Dough, Delight, and Determination: A Candid Conversation with Flagstaff Restauranteur and Fat Bagels owner, John Conley

bagels in behind a glass case

Clear Sky Professionals Team Lead, David Swain, speaks to John Conley about Fat Bagels, growing up, and being a Flagstaff Restauranteur

David Swain: John, from your culinary experience, what makes a perfect bagel?

John Conley: It’s one of the most complicated bakes I’ve ever done, and I think the most important ingredient is time. You cannot rush the true New York style bagel dough. It takes days and days to make. Some would say it’s the water, but if you talk to the 3rd generation bagel makers in New York, they’ll tell yah that if it was the water, that the 5 bagel restaurants that they’re surrounded with would be making the same great bagels.

D: If Fat Bagels had a soundtrack, what three songs would be on it?

J: Jump by Van Halen, Rocky Mountain High by John Denver, and Carolina In My Mind by James Taylor

D: Who has been the most influential person in your culinary journey?

J: Wanda Whelcher, she was my boss at Katz Deli and when I was 13 years old, we were forced to cook a Sunday rush together and she let me know that cooking is something that I really needed to look at and consider seriously, and because she instilled this sense of confidence in me, it was a great lesson... Never underestimate the power of a kind word to a snot nosed punk.

D: Were you a punk as a kid?

J: I was a punk, yeah, I left home at 17 and never looked back. I didn’t do well in school. I just liked scaring myself and was kind of reckless, and I didn’t generally care about what people thought of me.

I lied on my application to get hired on the hot-shots crew in Heber, AZ and by the time I was 18 I was in Missoula, MT smoke jumping. Being a fire fighter is what I needed because there were very strict boundaries, but the rush was something that fed my soul.

D: What aspirations do you have for the culinary scene in Flagstaff?

J: For us as a community of independent restaurants, it’s a whole new playing field in terms of what Covid did to our industry. There have been more changes in our industry in the last 3 years than we have had in my entire career. So, we need to be extremely creative, and we need to share our knowledge about what’s working and what’s not so that we can navigate the new norm.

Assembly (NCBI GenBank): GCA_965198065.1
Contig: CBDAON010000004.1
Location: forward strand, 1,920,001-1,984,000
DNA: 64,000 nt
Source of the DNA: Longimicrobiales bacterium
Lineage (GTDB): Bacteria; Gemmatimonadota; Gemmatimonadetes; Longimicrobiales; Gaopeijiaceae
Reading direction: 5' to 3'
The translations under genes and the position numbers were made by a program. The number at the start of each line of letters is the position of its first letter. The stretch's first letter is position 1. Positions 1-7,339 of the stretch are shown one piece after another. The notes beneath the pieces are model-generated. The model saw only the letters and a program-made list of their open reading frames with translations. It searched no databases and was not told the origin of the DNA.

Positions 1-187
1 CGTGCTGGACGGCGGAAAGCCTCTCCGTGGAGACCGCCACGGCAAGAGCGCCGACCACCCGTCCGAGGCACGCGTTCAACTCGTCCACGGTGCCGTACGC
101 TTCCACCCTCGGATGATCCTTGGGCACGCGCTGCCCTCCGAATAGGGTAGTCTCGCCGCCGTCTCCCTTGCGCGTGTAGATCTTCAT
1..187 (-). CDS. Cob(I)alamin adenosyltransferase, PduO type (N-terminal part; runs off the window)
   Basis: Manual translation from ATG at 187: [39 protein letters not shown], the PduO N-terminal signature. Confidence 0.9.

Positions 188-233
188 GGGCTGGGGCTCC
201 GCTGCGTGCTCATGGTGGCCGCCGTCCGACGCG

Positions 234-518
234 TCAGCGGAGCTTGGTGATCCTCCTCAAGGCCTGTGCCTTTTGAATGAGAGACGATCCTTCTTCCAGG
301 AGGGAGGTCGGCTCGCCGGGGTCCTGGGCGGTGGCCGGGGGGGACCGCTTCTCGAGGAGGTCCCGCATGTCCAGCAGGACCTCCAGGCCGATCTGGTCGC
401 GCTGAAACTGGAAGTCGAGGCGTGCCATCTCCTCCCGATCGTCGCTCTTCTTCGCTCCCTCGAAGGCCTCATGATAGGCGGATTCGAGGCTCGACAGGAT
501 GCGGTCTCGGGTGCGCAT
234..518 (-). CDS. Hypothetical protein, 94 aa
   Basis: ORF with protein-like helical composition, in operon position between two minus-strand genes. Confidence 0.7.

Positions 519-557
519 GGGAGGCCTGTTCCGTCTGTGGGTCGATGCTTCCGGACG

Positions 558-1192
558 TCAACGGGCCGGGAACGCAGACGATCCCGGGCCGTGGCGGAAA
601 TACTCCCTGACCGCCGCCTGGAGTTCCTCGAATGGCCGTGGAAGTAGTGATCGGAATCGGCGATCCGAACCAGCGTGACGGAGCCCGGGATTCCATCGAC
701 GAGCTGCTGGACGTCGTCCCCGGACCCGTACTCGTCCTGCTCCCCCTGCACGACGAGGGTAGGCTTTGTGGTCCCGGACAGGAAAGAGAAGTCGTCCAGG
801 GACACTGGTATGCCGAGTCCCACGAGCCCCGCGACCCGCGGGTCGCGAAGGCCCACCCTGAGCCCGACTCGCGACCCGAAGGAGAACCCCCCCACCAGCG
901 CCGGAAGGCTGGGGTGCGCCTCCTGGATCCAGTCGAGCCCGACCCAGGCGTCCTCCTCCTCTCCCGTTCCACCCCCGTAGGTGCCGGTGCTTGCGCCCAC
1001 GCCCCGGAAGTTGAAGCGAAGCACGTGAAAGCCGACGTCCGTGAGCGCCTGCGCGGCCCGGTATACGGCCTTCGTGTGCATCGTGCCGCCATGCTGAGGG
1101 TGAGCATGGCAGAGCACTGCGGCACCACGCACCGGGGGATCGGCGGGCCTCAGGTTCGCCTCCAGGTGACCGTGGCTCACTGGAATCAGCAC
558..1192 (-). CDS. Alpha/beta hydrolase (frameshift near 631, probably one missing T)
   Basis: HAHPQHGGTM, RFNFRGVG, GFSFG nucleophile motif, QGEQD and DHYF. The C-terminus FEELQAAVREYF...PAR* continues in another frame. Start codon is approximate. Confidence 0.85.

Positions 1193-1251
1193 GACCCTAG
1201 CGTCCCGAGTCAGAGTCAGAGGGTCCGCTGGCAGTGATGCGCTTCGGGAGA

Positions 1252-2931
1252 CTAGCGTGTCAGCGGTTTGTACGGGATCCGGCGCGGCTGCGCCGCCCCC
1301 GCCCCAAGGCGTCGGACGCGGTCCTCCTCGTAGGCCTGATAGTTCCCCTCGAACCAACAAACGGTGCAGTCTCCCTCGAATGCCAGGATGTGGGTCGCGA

D: What is the greatest challenge for local restaurants?

J: We have the 3rd highest minimum wage in the country, and as minimum wage goes up, we are having to find new ways to manage the cost of doing business. I ask people that challenge our service fee, what they think an average restaurants’ profit margin is? I often get answers like 20%. No, it’s 4% for full-service restaurants, and when labor and the cost of goods has gone up 25%, we are just trying to maintain a 4% profit margin.

D: If you could invite any three well-known Flagstaff figures to share a bagel with you at Fat Bagels, who would they be?

J: Dr. Henry Poore – Dr. Poore practiced medicine in Northern AZ for over 50 years and was the founder of the Poore Medical Clinic, a community-supported free medical and dental clinic.

Bruce Babbitt – Former United States Secretary of the Interior, 16th Governor of AZ, and graduated from Harvard Law School.

Ted Danson – Actor and long-time activist for Ocean Conservation.

D: What tv show are you watching right now?

J: Northern Exposure. No one’s trying to kill each other and its old school fun. My wife and kids are really enjoying it.

D: What’s the best piece of advice you’ve ever been given?

J: Walt Smith said to me during an incredibly difficult Smoke Jumpers training…

“If you quit now, you better get used to quitting, because you’ll never know what your medal’s made of. There’s more in the tank, don’t quit!”

…and I’ve lived by that.


John Conley is the owner of Salsa Brava, Fat Olives, and Fat Bagels in Flagstaff, AZ. He has lived as a restauranteur since he opened a taco shop called Salsa Brava in 1987. He is well known for being a featured guest on Guy’s Grocery Games & Diners, Drive-Ins and Dives and has traveled the country in search of how to make the perfect bagel. While he didn’t take the easy path in life, John has persevered as a pillar of the local Flagstaff business community and charitably supports many of the local youth organizations.

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